Pregnant women who drink sugar-sweetened beverages are likely to give birth to children who have a high asthma risk.
Researchers found if their mothers drank sugary drinks while pregnant or if the children consumed a high amount of fructose during early childhood, they had high chances of developing asthma in mid-childhood. The study, published in the Annals of the American Thoracic Society, found that a form of sugar called fructose may cause inflammation in the lungs.
Researchers performed the study over 1000 mother-child pairs which participated in the Project Viva, done in Massachusetts, US. The participants were asked to answer a questionnaire during two phases – first during their first and second trimester, and second when their children were just about 3 years old. Both sets of questionnaires were judged for the pattern and frequency of consumption of a variety of foods and beverages, including regular sodas and fruit drinks for the mothers and her children, respectively.
The study found that 19% of children had asthma in mid-childhood. Mothers who consumed the most amount of sugar-sweetened beverages and fructose were over 60% more likely to have children who would develop asthma later. It was not just the mothers. Even children who had similar diet during their early years were 64% more likely than children who didn’t consume as much sugar.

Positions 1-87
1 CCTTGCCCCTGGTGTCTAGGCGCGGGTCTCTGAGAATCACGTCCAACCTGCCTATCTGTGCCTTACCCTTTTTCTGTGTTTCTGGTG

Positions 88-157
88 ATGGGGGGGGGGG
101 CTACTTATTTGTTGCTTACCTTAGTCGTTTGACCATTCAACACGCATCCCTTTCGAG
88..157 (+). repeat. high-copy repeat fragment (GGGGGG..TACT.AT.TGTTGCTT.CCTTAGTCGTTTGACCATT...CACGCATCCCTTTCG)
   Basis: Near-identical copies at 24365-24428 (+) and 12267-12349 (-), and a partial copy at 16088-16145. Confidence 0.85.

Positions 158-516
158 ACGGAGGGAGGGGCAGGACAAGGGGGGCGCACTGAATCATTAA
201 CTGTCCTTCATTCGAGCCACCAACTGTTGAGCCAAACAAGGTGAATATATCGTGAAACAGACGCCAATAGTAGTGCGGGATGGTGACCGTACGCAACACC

“Avoiding high intake of sugary beverages during pregnancy and in early childhood could be one of several ways to reduce the risk of childhood asthma,” said Rifas-Shiman, study lead author and researcher at Harvard Medical School.
The risk of having too much sugar is not restricted to just asthma. Another study, published in The Journal of Pediatrics found that high blood sugar during early pregnancy raises the baby’s risk of a congenital heart defect, even among non-diabetic mothers.
Sugar consumption has been an area of concern in the US. The American Heart Association recommends no more than 6 teaspoons of added sugar per day for women and 9 teaspoons for men. The limits for children vary depending on their age and calorific means, but range between 3 – 6 teaspoons per day.